And here’s what’s in store for the key Raptors in 2015-16 (and beyond): If he can keep taking so many threes, and hitting them, Patrick Patterson will be a valuable kickout option. Jonas Valanciunas is just 23 and has improved his scoring rate each year he has been in the league, but the careers of some of his most comparable big men never really took off. The team’s offseason upgrades could cost Terrence Ross playing time if he doesn’t show big improvement in his fourth season. In a league enamored with dunks, layups and 3-pointers, DeMar DeRozan is a throwback — and not in a good way. He took 57 percent of his shots between 10 feet from the basket and the 3-point line last season — a career high — and hit a career-low 36 percent of them. He was Toronto’s only player to average 20 points per game, but also the least efficient scorer of any 20-point guy in the league. The Raptors need him to take better shots and share more of the offensive burden. Kyle Lowry followed up an excellent 2013-14 season with a better showing to begin last season, as the Raptors started 24-7. But his production fell off dramatically in the second half of the season, and he shot dreadfully in the playoffs. Many of the guards CARMELO sees as most similar to Lowry had already peaked by his age. DeMarre Carroll is the priciest new Raptor, at $60 million over four years. His defense and efficient shooting should help. But none of his previous five NBA teams have asked him to take many shots, and those he has taken usually have been created for him. It’s unclear whether he’ll generate the kind of offense commensurate with a $15 million average annual salary. We’re inaugurating our NBA player projection system, CARMELO, with 2015-16 season previews for every team in the league. Check out the teams we’ve already previewed here. Learn more about CARMELO here. Last season’s Toronto Raptors set a franchise record for wins for the second successive season — then exited the playoffs in the first round for the second successive season, leaving the franchise stuck at just one playoff series win in its 20-year history. So while standing pat this year might have sufficed to win the putrid Atlantic Division for the third straight season, Raptors management instead shook things up, adding new talent to complement a core of 20-somethings that includes Kyle Lowry and Patrick Patterson. The new Raptors, including DeMarre Carroll and Bismack Biyombo, should be particularly valuable in shoring up the team’s shaky defense, which was by far the worst in the postseason at preventing opponents from hitting shots. Toronto’s offense will remain its strength, though it’s not clear who leads the O and who will take the biggest shots: DeMar DeRozan, Toronto’s leading scorer last year, hits too low a percentage of his shots to be the star of a playoff team.FiveThirtyEight’s CARMELO thinks the Raptors will clear .500, but not by much, projecting them to go 44-38: Bismack Biyombo should improve Toronto’s shot-blocking, which ranked near the bottom of the NBA last season.Read more: 2015-16 NBA Previews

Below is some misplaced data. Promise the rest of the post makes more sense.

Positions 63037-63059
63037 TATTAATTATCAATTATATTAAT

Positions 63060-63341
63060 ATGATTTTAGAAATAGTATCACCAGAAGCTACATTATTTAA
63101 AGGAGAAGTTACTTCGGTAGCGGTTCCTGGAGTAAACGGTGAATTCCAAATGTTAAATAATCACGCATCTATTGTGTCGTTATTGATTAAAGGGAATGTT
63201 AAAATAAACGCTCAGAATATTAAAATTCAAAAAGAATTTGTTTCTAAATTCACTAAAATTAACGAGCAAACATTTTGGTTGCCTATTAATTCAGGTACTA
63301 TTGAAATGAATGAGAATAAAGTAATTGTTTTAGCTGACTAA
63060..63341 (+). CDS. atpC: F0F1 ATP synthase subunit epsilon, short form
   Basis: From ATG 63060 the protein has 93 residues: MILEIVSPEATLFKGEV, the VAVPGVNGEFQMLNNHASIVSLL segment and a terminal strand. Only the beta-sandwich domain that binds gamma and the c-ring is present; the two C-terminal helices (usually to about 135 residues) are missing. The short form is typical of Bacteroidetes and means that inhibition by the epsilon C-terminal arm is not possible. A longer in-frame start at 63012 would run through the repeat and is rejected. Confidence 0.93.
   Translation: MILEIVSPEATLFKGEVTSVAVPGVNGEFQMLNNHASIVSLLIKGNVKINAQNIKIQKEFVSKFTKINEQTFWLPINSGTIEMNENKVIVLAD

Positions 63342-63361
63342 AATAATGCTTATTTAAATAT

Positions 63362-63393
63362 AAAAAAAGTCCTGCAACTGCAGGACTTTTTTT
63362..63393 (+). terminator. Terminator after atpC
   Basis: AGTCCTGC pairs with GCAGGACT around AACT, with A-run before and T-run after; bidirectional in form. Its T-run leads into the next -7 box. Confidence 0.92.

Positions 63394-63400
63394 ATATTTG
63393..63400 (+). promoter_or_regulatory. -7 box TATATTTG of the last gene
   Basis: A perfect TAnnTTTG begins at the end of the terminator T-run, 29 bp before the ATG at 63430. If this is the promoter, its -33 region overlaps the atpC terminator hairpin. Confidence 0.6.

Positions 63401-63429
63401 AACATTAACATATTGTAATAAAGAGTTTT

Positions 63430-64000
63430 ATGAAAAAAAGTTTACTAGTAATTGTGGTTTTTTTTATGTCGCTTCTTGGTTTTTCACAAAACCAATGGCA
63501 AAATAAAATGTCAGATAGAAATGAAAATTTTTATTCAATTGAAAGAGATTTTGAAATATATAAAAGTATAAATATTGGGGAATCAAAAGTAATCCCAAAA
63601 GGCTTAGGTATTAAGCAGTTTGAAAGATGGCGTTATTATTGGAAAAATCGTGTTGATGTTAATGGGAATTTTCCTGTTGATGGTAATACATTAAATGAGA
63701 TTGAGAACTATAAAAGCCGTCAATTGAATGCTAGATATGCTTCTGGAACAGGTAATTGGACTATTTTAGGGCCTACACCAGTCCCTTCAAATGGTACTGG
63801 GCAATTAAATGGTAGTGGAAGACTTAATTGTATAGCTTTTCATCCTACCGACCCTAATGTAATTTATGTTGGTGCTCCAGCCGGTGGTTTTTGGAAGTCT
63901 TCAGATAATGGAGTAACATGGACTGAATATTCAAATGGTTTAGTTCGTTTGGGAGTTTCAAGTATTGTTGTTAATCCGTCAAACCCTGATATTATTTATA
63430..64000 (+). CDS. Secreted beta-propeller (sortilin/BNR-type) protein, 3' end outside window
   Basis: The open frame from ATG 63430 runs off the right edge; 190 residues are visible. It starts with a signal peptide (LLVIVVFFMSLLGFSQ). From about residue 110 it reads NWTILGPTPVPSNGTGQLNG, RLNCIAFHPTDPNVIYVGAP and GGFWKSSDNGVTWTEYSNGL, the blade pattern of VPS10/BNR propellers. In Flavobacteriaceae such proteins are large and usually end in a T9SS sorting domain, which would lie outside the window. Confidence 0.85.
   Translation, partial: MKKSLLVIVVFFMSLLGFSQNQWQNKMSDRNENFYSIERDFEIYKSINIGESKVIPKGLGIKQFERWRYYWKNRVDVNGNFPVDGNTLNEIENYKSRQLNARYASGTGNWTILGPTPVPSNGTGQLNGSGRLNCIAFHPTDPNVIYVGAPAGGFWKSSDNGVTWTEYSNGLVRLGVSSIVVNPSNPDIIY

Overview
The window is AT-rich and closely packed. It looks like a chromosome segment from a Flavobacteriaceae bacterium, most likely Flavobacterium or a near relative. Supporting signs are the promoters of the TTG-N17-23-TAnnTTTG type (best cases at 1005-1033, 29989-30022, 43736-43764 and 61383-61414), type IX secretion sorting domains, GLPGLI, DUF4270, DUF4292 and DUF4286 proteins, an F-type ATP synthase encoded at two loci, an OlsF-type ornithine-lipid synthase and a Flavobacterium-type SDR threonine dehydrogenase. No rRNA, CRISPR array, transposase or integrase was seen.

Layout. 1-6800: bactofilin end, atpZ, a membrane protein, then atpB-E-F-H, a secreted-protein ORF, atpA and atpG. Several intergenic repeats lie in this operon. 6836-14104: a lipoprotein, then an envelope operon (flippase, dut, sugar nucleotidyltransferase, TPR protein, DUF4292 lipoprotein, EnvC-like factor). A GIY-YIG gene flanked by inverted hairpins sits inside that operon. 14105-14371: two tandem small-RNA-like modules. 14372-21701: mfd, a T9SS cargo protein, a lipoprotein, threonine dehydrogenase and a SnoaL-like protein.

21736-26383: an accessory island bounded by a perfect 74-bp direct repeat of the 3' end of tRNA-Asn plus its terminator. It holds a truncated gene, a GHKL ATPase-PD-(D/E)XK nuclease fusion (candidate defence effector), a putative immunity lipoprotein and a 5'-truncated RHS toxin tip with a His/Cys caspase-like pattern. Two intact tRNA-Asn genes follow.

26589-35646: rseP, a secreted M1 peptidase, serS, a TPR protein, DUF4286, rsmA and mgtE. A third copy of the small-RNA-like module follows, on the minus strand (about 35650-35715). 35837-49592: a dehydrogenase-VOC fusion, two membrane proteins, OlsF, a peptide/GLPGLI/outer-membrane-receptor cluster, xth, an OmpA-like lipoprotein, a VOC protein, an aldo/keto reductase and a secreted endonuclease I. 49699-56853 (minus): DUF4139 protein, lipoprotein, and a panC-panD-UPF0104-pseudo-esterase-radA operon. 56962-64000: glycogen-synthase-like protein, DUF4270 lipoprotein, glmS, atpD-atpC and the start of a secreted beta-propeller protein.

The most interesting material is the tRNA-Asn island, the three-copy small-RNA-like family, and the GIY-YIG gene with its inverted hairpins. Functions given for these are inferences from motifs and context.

The NCAA basketball tournament should expand to 96 teams. It’s the obvious choice.Although it’s only in the discussion phase, the possible expansion from the traditional 65-team tournament to either 68 or 96 teams has its advantages.However, if the NCAA is going to complicate things, why bother with 68 teams? Go straight to 96.There are 347 Division I teams, only 18 percent of which receive a bid to the NCAA Tournament.The expansion would allow for 28 percent of teams to receive bids, and between both the NCAA and NIT tournaments, 37 percent would receive bids.I understand the prestige that comes with a bid, but why not share that honor with more players? To the majority of players who don’t continue their career into the NBA, this is the highest honor they will receive.The expansion doesn’t undermine the exclusiveness of the tournament because it will still exclude much more than half of the teams.It would still place an emphasis on the regular season as well. The pressure during the regular season has room to intensify when an NCAA bid is on the line.Conference champions will be rewarded with automatic bids as usual.Then there are teams who are consistently offered a bid but, because of a mediocre season, they become a team on the bubble.A perfect example is Ohio State. The Buckeyes didn’t make it to the 2008 NCAA tournament but received a No. 1 seed in the NIT tournament.If you look at the recent winners of the NIT, they are almost always a powerhouse school. In the last 22 years, only twice has a team from a mid-major conference won the NIT.The expansion would ensure that teams that are able to compete at the same level are given that opportunity.Smaller conferences have teams worthy of a seed and the expansion allows them to have more than one team make it. Keeping the strongest schools together in the big tournament reserves the NIT for smaller schools that simply can’t compete with the big dogs.Sure, the expansion will create obvious underdogs, but it’s the underdogs that add to the “madness” that is March Madness. Without them, there wouldn’t be Cinderella stories.To the powerhouses of the NCAA, there’s no reason to shy away from the expansion. The competition will be nearly the same. If anything, those powerhouses will be protected from big upsets by a first or second round bye.In the event that the Big Ten expands as well, Ohio State has one more competitor in the race for the Big Ten title. For the growing sport and the growing conference, the expansion is inevitable.